1918 knitting patterns

First off, of course, is “service wear,” or knitting patterns for soliders. Most of these are so basic as to barely need a pattern (like the garter stitch scarf). But a few caught my attention.

Helmet

First of all—look at those illustrations behind the model! As for the pattern itself, this looks thoroughly practical—it covers your head and a lot of your face, and has the scarf like parts to keep the rest of you warm. Also, it goes well with a hat.

Service Sweater Type ‘C’

Once again, the illustration really catches my eye. But I also like this design—a cardigan with three pockets, which I feel like I haven’t really seen before. This pattern also has this paragraph underneath it which begins with the sentence “Since 1914 The Fleisher Yarns have been in active service on the battlefields of Europe.”

Meta and Dexter caps

Ok, I know what your thinking—the names of these hats have certain pop culture associations now that they certainly never intended! Nevertheless, I think these hats could be conceived as fashionable today, though maybe minus the crazy huge bow on “meta.” Pretty much all of the hats in the book are crocheted, and these are no exception.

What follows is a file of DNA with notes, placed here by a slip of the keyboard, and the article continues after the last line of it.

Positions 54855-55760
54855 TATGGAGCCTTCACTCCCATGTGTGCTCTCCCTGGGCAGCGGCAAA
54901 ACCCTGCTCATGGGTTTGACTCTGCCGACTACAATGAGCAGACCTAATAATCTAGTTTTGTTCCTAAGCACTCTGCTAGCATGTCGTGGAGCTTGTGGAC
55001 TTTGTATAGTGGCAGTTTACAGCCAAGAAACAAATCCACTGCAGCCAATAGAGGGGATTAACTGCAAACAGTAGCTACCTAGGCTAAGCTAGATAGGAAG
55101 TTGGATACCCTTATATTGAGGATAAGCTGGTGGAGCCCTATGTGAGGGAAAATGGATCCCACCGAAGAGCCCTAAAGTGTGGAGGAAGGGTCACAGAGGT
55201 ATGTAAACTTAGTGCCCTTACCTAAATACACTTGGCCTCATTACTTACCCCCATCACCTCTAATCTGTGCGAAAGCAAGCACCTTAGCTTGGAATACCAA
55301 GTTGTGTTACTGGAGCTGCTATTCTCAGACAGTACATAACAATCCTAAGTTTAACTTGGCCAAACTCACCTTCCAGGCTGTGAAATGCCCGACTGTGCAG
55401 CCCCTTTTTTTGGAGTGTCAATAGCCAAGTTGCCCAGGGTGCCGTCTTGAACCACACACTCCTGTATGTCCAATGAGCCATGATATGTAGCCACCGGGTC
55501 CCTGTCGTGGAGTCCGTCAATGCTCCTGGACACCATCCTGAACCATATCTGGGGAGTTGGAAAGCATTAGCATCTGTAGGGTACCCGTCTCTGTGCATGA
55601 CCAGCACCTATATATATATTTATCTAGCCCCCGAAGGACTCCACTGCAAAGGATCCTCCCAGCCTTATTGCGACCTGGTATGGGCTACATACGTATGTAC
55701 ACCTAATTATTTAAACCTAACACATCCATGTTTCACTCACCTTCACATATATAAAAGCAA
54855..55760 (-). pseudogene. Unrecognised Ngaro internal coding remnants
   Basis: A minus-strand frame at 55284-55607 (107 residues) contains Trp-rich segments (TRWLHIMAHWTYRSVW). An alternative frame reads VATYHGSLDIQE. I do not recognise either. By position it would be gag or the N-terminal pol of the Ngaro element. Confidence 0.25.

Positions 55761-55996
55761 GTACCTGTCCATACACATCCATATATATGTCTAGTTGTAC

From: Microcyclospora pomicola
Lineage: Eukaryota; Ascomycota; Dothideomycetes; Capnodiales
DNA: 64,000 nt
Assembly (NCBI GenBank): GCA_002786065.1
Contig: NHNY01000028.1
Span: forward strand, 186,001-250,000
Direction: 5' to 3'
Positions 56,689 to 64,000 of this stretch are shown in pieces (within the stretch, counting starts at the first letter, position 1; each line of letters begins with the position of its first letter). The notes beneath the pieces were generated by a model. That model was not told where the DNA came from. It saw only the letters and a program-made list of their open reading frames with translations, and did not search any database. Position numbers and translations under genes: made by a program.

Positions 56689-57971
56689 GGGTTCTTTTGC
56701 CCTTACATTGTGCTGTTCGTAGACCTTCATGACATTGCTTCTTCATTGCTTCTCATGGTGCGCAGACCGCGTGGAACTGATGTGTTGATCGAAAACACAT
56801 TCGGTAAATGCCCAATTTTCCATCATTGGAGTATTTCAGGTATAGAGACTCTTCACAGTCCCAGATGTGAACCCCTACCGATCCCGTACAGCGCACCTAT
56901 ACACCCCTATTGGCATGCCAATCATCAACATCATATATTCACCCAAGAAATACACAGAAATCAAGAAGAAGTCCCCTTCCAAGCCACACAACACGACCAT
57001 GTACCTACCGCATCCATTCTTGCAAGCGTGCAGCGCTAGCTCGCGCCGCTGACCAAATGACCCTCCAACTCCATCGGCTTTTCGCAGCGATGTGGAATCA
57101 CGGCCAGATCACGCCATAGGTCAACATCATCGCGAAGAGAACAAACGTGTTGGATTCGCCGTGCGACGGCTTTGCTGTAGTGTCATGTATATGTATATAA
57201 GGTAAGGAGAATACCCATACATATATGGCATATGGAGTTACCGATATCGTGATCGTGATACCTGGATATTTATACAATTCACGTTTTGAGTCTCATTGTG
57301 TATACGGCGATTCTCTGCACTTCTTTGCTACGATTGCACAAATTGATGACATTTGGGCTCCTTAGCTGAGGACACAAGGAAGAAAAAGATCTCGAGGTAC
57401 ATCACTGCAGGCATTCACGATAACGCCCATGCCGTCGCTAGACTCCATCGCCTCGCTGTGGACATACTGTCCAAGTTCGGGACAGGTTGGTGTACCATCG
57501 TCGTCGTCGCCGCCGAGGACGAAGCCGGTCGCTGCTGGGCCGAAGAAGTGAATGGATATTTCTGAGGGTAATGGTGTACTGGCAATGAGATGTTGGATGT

Marcelona Jacket

I was surprised at just how many crochet patterns I actually liked in this book. Normally I don’t care as much for its appearance and thickness, but I think it works with this jacket. I also like the wrap around effect.

Rivoli Sweater

This is probably my favorite of all the knit sweater patterns. It’s a fairly simple pattern but I love the overall effect. I’m not sure why this pattern has a separate page for the construction and dimensions of the sweater, because few of the patterns have this diagram. But it looks helpful.

Pensacola sweater

This is my other favorite sweater pattern. I really like the fit and the way the buttons are placed. I also like the idea of the cuffs, even though I’m not sure if I would use angora for them. I’m also not exactly sure how the snaps are incorporated.

EDIT: You can now see what this sweater looks like when made by a modern day knitter! Check out this post at knitthehellout. For more knitting details, see Cassy’s ravelry project page for Pensacola.